Domestic Abuse in Young Couples

Domestic Abuse in Young Couples

Last update: 05 May, 2018

Adolescence and young adulthood is quite unique in many ways. Not only because we go through it just once, but also because of what it all entails. We are preparing for adulthood, and all kinds of new, exciting worlds open up to us.

Probably the most exciting of these worlds is the world of love. It is in adolescence when we start getting romantically interested in people. Even our normal relationships and friendships are now different than before. It opens the door to enriching experiences, but also to potential abuse.

Because of these changes and the evolving nature of relationships, tension can arise. Sadly, physical and verbal aggression may also arise. It’s important for us to know the factors that may lead to domestic abuse in young couples. Then we can try to remedy the situation and not exacerbate it.

“For a world where we are socially equal, humanly different and totally free”

-Rosa Luxembourg-

Socio-cultural factors: domestic abuse in young couples

There are many factors that may increase the risk of domestic abuse in young couples. Social and cultural factors are high on the list and must be considered. The sad truth is that many people in our society still see violence as a valid way of getting what they want. The majority, thankfully, are more sensitive to this situation and roundly condemn it.

Domestic abuse in young couples.

In addition, traditional cultural beliefs surrounding gender roles come into play. This often means that men tend to have violent tendencies and the latter tend to excuse them. Tolerance of sexist violence and female victimization is thus often encouraged.

Despite this, if we analyze relationship patterns in young people and adolescents, we also find violent behavior in girls. This, however, tends to lessen as they grow into adulthood. They often use this type of behavior to manage their insecurity and anger, while boys do it to reaffirm their masculinity and exercise control.

I encourage all men and children everywhere to join us. Gender violence will not be eradicated until we all refuse to tolerate it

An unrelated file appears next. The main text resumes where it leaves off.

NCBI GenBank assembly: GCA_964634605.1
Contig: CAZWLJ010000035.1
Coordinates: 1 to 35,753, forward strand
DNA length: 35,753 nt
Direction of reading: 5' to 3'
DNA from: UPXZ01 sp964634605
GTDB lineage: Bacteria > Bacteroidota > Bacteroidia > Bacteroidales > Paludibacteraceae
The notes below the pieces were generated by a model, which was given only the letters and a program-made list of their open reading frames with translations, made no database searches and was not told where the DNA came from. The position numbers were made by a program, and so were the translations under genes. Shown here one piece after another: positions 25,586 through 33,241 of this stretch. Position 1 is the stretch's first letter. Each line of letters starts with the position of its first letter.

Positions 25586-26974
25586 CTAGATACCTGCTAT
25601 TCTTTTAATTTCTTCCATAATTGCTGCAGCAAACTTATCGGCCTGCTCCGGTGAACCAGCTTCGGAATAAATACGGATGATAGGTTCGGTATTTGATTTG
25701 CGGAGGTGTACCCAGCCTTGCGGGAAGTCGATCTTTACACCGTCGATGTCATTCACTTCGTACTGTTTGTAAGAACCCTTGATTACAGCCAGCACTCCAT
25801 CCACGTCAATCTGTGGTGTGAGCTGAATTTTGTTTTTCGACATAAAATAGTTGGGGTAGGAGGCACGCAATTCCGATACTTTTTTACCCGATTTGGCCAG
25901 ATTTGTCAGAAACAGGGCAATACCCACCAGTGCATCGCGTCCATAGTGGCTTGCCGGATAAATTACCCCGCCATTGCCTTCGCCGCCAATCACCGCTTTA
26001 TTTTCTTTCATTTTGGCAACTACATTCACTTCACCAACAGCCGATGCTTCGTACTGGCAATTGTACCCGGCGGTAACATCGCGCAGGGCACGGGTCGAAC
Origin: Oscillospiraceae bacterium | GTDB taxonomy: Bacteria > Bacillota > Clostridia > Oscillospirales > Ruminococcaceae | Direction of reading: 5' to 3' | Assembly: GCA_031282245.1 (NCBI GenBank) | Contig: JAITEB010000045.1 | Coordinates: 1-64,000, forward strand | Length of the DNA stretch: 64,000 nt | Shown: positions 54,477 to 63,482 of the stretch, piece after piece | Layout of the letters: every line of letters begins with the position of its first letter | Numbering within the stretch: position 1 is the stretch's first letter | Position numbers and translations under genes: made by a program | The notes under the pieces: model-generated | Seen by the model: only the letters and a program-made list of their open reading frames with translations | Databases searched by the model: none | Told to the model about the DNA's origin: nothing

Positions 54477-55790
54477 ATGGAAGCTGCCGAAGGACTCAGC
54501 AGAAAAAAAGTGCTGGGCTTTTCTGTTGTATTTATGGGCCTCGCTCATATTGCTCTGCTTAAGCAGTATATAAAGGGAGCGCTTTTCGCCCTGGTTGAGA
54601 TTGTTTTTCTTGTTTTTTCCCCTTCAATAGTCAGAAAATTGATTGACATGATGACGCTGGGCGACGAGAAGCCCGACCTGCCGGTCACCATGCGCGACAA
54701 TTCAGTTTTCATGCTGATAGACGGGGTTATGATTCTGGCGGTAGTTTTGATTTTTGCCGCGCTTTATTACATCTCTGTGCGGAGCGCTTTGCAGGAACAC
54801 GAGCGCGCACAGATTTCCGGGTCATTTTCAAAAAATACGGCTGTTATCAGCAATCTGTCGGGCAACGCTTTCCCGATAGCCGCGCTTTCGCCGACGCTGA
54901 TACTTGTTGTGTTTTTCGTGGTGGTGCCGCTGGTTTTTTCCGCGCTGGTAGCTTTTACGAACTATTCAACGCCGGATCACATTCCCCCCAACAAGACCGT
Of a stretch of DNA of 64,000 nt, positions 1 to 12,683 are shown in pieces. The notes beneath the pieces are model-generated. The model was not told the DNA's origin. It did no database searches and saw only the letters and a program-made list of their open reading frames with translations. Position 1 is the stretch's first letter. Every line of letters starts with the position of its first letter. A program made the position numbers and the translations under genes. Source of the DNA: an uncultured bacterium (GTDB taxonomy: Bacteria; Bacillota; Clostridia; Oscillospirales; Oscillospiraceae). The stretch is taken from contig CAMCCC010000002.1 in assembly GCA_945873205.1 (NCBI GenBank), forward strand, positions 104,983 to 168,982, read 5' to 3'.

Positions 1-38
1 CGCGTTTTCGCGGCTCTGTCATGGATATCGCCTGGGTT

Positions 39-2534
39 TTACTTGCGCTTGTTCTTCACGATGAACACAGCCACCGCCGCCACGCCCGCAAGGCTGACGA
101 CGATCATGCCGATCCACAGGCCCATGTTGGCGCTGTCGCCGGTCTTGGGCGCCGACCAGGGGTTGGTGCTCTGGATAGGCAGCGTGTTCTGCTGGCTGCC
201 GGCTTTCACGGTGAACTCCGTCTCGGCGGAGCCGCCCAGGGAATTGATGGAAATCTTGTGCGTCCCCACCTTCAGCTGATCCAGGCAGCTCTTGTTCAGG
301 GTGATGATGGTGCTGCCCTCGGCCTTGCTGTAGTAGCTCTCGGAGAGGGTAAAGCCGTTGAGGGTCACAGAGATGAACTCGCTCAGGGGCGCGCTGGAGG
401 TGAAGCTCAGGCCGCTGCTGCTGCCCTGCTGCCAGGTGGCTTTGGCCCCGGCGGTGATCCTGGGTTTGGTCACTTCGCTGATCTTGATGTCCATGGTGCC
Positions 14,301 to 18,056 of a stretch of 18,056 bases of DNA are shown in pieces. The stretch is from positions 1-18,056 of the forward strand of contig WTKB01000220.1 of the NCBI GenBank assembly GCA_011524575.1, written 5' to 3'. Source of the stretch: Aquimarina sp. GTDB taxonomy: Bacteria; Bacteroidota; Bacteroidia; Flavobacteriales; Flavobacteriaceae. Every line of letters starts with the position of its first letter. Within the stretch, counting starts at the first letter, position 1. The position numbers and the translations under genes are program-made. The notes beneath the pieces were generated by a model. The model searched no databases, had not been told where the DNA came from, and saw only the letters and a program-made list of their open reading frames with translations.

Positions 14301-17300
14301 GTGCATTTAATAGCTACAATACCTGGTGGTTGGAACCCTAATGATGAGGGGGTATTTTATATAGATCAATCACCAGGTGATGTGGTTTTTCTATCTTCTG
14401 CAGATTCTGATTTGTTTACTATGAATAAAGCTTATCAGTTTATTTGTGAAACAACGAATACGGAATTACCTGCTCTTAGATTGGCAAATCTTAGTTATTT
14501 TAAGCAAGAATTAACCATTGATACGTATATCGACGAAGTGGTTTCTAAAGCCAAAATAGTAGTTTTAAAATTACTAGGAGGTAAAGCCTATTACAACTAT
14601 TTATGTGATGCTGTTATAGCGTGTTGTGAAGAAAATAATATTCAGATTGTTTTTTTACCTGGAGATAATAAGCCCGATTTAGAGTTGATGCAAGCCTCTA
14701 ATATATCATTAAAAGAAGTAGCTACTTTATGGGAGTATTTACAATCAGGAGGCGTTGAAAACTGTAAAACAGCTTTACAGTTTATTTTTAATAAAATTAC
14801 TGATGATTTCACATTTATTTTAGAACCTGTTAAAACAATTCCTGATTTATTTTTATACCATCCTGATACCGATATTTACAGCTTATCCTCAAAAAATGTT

-Ban Ki-Moon-

teenagers talking

Interpersonal factors

Regarding interpersonal factors, we have the family and peer groups. Traditionally we assume that when there have been cases of abuse in the family (either between the parents or towards the children), it is more likely that this will continue when the children become adolescents and young adults. Yet, surprisingly, research tells us that “only” a third of abusers have this type of background.

What is happening is that young people are seeing violence in their friends’ relationships. When this occurs, the cultural idea that violence can be justified and even be necessary is perpetuated. After all, people find themselves within a social group that is important to them, and this group condones (or at least does not condemn) this violent behavior.

The personal factors

Finally, we must take into account the personal factors that influence domestic abuse in young couples. If aggression was already in previous relationships, it is more likely to happen again.

There are still more risk factors. Insecurity, jealousy, dependence, impulsiveness and lack of social skills for conflict-resolution are some of them. Alcohol and drug abuse can also play a role in this problem.

The reality is that domestic abuse in young couples is a complex phenomenon. It isn’t usually caused by just one of these problems, but rather a combination. That is where the real danger lies.

That’s why it’s so important to develop prevention programs that address all these areas. Then there will be hope of preventing abuse before it appears, is validated, and normalized.

“Violence is the last resort of the incompetent”

-Isaac Asimov-

Girl recording video on phone

Images courtesy of Adrian Sava, Alexis Brown and Tr N Toan.

This text is provided for informational purposes only and does not replace consultation with a professional. If in doubt, consult your specialist.